Why 'Columbinus' was Incredibly Moving
An Objective Perspective
In April of 1999, tragedy struck a small town in Colorado when two students, Eric Harris and Dylan Klebold, committed a mass murder at Columbine High School. This heinous crime started a twisted phenomenon of school shootings that has continued to this day. As a result, these calamities are often grouped together, but it is important to note that they are not identical. While each one is undeniably horrible, there were different circumstances and different people involved.
Columbinus, written by Stephen Karam and PJ Paparelli, examines the events that occurred before, during, and after the Columbine massacre. The playwrights could have easily painted Harris and Klebold as emotionless monsters, but the play, instead, humanizes them. What sets them apart from some others who have committed similar atrocities is that they were just kids; kids who were bullied and mentally abused well past their breaking points. This is not to say that Columbinus suggests that the shooters are the real victims. The other students are also made to be relatable, too. They all have their respective burdens and the audience is given an almost omniscient view of their lives in order to better understand them. The first half or so of the play attempts to eliminate bias and helps us empathize with each character, particularly the shooters. None of them are given names except Harris and Klebold, but even they are not explicitly stated until around the middle of the show.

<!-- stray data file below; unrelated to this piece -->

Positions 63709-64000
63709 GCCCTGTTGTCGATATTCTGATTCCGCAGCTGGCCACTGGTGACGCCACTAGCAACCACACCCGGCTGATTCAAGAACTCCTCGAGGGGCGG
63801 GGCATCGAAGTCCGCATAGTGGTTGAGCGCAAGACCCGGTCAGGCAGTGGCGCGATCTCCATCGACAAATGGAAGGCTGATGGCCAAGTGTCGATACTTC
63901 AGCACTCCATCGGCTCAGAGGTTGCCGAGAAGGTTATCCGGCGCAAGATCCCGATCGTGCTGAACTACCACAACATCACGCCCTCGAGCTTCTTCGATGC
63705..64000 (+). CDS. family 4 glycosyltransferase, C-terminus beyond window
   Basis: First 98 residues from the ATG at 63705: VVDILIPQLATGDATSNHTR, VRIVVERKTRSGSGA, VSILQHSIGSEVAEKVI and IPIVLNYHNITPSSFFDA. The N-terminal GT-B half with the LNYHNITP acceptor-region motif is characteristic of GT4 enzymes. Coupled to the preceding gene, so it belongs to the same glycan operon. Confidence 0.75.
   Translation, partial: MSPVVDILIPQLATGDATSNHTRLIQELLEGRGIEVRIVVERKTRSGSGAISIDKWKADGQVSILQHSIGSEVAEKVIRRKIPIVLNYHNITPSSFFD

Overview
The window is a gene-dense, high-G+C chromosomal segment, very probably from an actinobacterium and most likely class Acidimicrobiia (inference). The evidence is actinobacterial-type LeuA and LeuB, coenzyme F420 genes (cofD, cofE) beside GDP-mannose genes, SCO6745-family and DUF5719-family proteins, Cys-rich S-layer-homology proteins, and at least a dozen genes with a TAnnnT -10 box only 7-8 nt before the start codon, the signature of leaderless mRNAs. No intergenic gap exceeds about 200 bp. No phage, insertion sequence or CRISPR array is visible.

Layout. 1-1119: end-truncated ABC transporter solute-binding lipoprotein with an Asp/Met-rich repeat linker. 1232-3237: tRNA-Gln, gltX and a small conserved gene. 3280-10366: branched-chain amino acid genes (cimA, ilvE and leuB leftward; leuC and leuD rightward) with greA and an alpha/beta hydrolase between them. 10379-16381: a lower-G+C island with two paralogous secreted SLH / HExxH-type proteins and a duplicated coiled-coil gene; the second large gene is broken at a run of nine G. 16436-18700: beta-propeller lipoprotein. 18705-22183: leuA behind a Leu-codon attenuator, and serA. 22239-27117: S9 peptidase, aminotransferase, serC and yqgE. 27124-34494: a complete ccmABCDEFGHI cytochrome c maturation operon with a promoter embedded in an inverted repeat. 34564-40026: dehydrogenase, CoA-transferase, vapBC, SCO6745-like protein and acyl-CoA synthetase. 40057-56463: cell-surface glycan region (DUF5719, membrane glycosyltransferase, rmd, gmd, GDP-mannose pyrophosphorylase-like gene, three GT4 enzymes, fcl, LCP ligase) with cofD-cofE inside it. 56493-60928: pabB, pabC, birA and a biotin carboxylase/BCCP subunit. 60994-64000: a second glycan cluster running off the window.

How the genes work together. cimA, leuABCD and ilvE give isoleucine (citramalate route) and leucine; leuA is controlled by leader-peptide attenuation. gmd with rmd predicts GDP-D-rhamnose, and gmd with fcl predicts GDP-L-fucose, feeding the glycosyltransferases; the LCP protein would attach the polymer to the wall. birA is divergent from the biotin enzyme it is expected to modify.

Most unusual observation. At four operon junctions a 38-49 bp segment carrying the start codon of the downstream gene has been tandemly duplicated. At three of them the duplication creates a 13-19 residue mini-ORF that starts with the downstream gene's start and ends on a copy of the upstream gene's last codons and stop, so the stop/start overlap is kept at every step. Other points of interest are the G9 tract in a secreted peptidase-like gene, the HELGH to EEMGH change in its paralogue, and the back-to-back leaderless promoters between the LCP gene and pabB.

Suffice to say, directing a show with this subject matter is a herculean task, so it was a chancy move for Lily Kamp to choose it as her studio lab this semester. However, I wholeheartedly believe the gamble paid off.
Going in, I was skeptical about the team making adequate use of the space, since some past shows have struggled with staging in Studio A. These worries were proved wrong, as the show was brilliantly designed. Words projected on a chalkboard that stated the location coupled with some chair and table rearrangements in each scene completely overcoming any disadvantage that the cast and crew may have initially encountered.